Gavin Willamson

Gavin Williamson resigns from the government

Sir Gavin Williamson has this evening resigned from the government, following a further day in which he has faced criticism about his past conduct.

In his resignation letter, Sir Gavin wrote, “I refute the characterisation of these claims but I recognise these are becoming a distraction from the good work this government is doing for the British people”.  He added, “I have therefore decided to step back from the government so I can comply fully with the complaints process that is underway and clear my name of any wrongdoing”.

Responding to Sir Gavin’s resignation letter, prime minister Rishi Sunak has written, “It is with great sadness that I accept your resignation”, adding “I support your decision to step back and understand why you have taken it”.

The resignation will come as a blow to Mr Sunak so soon into his premiership.  It also comes in the context of Mr Sunak standing outside Downing Street two weeks ago, to state, “This government will have integrity, professionalism and accountability at every level”.

This is the third time that Sir Gavin has left the cabinet, having previously resigned as defence secretary under Theresa May, and having been sacked as education secretary by Boris Johnson.

His resignation follows a stinging interview this evening with his former deputy in the whips office, Ann Milton. Ms Milton later lost the conservative whip after rebelling over Brexit and stood against the party in the 2019 general election.

Speaking to Channel 4 News this evening, Ann Milton said that Sir Gavin could be ‘quite intimidating’, stating, “He can be quite threatening in his manner and his attitude.  I think it is an image that he cultivates. I think he feels that he is Frances Urqhuart from House of Cards.  I really did feel that”.

Suggesting that Conservative MPs might be scared of Sir Gavin, Ms Milton said, “I got the impression that he loved salacious gossip, and would use it as leverage against MPs if the need arose”.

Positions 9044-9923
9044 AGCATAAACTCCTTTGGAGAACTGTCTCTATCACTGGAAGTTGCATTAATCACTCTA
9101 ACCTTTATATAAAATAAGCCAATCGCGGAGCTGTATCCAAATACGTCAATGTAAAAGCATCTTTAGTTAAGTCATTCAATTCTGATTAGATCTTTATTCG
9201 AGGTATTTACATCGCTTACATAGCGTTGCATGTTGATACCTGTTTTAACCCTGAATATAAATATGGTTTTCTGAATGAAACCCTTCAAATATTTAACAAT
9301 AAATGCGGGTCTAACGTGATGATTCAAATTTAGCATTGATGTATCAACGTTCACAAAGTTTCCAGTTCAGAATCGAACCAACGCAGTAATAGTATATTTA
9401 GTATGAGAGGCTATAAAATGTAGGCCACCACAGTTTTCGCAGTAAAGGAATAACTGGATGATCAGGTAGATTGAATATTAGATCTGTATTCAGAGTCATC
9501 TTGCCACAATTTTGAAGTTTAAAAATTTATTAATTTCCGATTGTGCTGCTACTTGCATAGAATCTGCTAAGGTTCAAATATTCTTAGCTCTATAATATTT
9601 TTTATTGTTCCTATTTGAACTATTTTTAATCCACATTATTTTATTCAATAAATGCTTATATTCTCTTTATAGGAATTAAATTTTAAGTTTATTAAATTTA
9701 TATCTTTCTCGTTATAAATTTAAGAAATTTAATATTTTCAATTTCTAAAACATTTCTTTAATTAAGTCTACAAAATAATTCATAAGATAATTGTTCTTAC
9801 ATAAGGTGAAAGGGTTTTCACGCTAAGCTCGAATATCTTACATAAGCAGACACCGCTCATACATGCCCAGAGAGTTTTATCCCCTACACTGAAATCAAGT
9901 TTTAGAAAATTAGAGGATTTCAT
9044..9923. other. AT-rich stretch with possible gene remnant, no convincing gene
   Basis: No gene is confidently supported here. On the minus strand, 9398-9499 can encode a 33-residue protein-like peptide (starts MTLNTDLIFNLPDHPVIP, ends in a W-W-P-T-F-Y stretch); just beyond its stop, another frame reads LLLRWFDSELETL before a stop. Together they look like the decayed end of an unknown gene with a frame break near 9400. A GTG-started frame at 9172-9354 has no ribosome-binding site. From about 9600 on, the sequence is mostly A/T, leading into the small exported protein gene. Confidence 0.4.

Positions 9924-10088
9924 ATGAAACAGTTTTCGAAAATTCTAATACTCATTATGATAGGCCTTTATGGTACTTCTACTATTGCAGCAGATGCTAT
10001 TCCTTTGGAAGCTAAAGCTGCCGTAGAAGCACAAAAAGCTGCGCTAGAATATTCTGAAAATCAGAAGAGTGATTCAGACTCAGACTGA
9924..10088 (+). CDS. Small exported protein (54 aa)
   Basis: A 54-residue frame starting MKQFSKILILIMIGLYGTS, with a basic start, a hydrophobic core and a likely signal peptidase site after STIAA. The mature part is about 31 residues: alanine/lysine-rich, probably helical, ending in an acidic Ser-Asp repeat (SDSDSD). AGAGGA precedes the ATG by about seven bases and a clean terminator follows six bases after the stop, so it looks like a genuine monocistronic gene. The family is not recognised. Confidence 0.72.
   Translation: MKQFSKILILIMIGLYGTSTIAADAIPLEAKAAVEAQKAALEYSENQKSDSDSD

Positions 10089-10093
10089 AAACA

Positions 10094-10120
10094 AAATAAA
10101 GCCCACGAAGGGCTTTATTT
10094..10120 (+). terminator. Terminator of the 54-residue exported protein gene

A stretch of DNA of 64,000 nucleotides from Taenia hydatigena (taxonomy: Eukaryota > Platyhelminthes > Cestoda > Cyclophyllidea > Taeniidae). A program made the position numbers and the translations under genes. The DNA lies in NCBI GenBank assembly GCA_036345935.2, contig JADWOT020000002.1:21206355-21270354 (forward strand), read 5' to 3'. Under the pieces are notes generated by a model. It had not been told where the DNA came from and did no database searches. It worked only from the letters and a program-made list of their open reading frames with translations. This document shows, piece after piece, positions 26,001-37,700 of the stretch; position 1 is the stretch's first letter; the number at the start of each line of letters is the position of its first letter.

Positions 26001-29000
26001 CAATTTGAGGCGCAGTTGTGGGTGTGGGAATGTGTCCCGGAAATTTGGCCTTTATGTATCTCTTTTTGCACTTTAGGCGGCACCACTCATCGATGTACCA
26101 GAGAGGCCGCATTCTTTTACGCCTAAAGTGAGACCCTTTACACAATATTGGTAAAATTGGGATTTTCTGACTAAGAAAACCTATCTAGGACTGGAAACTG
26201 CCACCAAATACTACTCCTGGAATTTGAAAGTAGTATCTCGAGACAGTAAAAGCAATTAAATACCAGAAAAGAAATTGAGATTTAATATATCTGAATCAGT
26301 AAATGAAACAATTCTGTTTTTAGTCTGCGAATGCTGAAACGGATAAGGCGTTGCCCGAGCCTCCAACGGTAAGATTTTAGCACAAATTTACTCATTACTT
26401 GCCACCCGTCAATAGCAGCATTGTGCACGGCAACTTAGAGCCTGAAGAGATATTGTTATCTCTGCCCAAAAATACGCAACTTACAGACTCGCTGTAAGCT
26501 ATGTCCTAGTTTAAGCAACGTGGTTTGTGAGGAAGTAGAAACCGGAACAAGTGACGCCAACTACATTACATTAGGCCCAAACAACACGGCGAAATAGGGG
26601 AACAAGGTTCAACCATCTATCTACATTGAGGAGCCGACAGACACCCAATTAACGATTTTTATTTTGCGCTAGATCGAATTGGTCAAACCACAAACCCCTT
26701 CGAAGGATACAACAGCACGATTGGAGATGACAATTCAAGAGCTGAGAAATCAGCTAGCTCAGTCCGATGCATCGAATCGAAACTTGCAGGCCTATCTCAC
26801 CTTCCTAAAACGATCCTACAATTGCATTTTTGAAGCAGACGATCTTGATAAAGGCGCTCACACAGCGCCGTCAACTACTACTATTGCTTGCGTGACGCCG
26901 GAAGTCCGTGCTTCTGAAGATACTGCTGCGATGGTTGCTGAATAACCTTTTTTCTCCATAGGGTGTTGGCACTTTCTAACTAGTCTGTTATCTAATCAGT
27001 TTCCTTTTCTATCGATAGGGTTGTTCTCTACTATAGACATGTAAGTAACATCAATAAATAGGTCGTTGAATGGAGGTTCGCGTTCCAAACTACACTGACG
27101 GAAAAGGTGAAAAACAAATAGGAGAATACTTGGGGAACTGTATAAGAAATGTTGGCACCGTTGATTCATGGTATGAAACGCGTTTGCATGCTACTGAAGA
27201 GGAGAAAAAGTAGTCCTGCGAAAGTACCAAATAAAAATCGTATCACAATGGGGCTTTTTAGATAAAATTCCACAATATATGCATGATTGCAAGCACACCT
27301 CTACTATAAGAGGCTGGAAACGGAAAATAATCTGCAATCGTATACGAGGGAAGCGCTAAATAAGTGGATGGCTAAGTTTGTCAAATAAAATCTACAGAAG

Ms Milton stated, “It is shocking to even consider, that you would use someone’s problems, be that physical, or mental, or drinking problems, as a means of getting them to vote with the government. It is completely unacceptable behaviour”.

Continuing she described an occasion in which one Conservative MP had a few financial problems, and Sir Gavin had asked her to give the MP in question a cheque.  According to his then deputy, Sir Gavin said, “Make sure that he knows, when you give him this cheque, that I now own him”.

Reacting to Ann Milton’s comments, the Shadow Cabinet Minister, Aneliese Dodds had earlier said, “It is appalling behaviour, it is the kind of behaviour that we might expect from a gang land TV drama, not from people running our government.  And of course Gavin Williamson is currently part of that”.

These latest criticisms of Sir Gavin Williamson’s conduct follow reports of a text message exchange between the government’s most recent former chief whip, Wendy Morton, and Sir Gavin in September.

Early today, Ms Morton reported Sir Gavin to Parliament’s Independent Complaints and Grievance Scheme.  The scheme is charged with looking into complaints by parliamentarians and their staff of bullying.  Wendy Morton is also understood to have already made an internal complaint about Sir Gavin’s conduct to the Conservative Party.

The Guardian newspaper has also published reports about Sir Gavin’s conduct towards civil servants during his time as defence secretary.  Sir Gavin has strongly denied these claims.